Leah Buechley suggests that this is not really a problem if Make is a niche subculture doing it’s own niche thing.  But, when Make spawns a not-for profit with the same branding, then, she points that there is issue with this lack of representation.

What are the makers making?

Not only is it predominantly white boys and men, but the projects featured are overwhelmingly about electronics, battling robots, and vehicles.
What is making?

So, we know who the makers are according to Make (white males). We know what they are making according to Make (electronics).  Leah Buechley suggests that the magazine has a responsibility to reflect other forms of making, like textiles which is her area of expertise, in order to be broader. Particularly if Make is moving into the educational realm and public education.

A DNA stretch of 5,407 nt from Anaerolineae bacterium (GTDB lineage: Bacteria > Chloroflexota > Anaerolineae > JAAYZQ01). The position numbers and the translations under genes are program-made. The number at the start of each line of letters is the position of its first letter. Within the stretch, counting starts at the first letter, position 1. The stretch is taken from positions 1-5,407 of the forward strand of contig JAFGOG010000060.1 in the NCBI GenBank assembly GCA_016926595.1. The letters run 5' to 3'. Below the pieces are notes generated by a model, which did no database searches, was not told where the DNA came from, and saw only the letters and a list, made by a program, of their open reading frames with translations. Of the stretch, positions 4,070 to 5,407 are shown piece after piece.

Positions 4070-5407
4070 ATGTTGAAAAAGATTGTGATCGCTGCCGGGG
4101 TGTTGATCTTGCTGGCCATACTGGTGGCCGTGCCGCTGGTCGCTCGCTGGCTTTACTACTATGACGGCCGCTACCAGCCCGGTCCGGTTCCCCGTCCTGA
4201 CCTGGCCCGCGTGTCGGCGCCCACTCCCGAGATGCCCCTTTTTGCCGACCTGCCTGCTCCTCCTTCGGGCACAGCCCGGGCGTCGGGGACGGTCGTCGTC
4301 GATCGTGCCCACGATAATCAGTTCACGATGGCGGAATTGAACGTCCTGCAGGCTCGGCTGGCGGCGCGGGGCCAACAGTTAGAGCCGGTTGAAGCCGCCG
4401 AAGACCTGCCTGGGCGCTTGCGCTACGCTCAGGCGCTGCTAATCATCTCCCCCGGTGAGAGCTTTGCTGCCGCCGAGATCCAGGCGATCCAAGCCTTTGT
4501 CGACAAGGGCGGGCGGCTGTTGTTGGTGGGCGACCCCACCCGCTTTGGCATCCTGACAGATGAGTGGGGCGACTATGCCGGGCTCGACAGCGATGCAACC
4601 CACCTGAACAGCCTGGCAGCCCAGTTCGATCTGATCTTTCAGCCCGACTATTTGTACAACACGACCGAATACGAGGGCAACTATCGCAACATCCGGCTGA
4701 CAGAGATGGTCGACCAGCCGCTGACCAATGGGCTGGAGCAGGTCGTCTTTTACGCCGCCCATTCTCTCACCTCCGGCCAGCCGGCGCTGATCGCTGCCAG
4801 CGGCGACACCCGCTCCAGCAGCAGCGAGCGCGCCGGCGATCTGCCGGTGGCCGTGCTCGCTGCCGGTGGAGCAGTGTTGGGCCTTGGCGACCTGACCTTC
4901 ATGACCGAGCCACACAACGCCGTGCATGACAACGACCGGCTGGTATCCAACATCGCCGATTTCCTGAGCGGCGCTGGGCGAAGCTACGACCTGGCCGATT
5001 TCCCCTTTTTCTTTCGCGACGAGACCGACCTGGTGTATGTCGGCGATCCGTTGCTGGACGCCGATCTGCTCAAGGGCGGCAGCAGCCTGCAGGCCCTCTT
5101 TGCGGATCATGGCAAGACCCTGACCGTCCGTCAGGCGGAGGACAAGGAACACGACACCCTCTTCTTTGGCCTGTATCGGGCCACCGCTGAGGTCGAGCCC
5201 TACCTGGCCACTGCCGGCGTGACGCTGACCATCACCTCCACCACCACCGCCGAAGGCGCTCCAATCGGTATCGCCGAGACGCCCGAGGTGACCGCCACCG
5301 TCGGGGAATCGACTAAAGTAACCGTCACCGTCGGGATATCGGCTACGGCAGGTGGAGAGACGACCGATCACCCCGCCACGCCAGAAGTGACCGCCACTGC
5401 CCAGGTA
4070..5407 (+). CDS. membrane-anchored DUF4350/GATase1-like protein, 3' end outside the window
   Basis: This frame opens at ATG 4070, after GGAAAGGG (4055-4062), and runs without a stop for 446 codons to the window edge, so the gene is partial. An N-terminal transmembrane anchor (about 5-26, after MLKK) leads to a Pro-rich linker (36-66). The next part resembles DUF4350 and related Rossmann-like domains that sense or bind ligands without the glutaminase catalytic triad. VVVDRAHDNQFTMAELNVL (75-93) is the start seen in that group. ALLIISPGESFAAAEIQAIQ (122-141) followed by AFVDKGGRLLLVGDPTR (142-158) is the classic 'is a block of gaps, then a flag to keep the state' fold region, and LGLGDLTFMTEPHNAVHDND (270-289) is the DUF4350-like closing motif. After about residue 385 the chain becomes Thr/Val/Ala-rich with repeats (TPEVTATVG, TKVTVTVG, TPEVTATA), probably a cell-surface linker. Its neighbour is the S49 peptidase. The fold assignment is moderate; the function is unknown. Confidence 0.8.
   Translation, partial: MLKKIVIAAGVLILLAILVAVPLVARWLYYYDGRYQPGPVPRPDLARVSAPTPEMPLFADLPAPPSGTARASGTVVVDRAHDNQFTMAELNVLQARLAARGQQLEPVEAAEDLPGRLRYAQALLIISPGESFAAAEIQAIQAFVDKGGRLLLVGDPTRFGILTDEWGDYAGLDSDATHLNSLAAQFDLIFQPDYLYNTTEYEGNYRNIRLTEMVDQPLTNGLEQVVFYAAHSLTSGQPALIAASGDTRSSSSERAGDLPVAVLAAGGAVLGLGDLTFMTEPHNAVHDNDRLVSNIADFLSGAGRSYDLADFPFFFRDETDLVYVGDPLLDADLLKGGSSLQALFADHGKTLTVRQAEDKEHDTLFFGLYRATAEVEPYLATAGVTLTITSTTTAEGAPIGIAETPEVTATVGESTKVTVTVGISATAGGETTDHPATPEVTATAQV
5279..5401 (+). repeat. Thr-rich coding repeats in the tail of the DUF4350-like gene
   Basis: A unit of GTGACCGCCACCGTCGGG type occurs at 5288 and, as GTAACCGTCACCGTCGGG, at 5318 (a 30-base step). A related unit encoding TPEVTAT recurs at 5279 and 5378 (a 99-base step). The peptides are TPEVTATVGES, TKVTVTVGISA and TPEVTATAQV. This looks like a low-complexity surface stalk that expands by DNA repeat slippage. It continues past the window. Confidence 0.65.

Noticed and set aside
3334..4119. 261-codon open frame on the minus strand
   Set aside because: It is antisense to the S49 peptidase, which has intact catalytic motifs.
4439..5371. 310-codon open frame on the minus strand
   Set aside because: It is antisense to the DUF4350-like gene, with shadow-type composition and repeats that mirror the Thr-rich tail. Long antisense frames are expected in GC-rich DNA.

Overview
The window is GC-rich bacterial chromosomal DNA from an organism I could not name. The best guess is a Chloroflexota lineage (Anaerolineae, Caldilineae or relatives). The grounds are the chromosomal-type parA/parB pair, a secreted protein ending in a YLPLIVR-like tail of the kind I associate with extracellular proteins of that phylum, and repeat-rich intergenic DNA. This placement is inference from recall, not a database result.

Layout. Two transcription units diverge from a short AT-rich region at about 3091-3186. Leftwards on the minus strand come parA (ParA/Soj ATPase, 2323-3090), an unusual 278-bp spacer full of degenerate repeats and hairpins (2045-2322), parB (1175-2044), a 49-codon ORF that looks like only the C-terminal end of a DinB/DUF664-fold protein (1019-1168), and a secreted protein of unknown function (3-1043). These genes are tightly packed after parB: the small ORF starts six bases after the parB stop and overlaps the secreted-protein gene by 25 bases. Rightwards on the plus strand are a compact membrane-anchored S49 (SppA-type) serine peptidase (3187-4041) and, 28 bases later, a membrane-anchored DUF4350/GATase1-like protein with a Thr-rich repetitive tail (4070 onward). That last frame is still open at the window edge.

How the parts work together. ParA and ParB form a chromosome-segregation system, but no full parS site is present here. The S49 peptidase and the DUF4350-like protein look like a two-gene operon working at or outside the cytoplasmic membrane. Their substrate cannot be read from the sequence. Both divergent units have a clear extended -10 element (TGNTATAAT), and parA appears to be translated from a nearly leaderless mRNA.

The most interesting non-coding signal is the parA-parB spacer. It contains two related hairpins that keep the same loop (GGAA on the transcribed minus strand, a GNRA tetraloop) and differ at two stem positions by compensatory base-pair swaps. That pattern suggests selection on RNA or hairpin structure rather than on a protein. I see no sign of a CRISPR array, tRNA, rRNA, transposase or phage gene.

Who will bring the maker movement to public schools?

The teaching force, in case you didn’t notice, is mostly women.  So, if the people that are championing Fablabs and maker movement want to get anywhere in public education, I think we need to consider that the teaching force is largely female and very few of whom have a science background.  I think the maker movement, if it is going to gain any traction at the school level (public school especially), must resonate with a female teachers.  That may be hard to accomplish if the perception of maker, as presented in the media, is white males with electronic-battling-bots.

Every child a maker? Hang on a LED-flashing minute.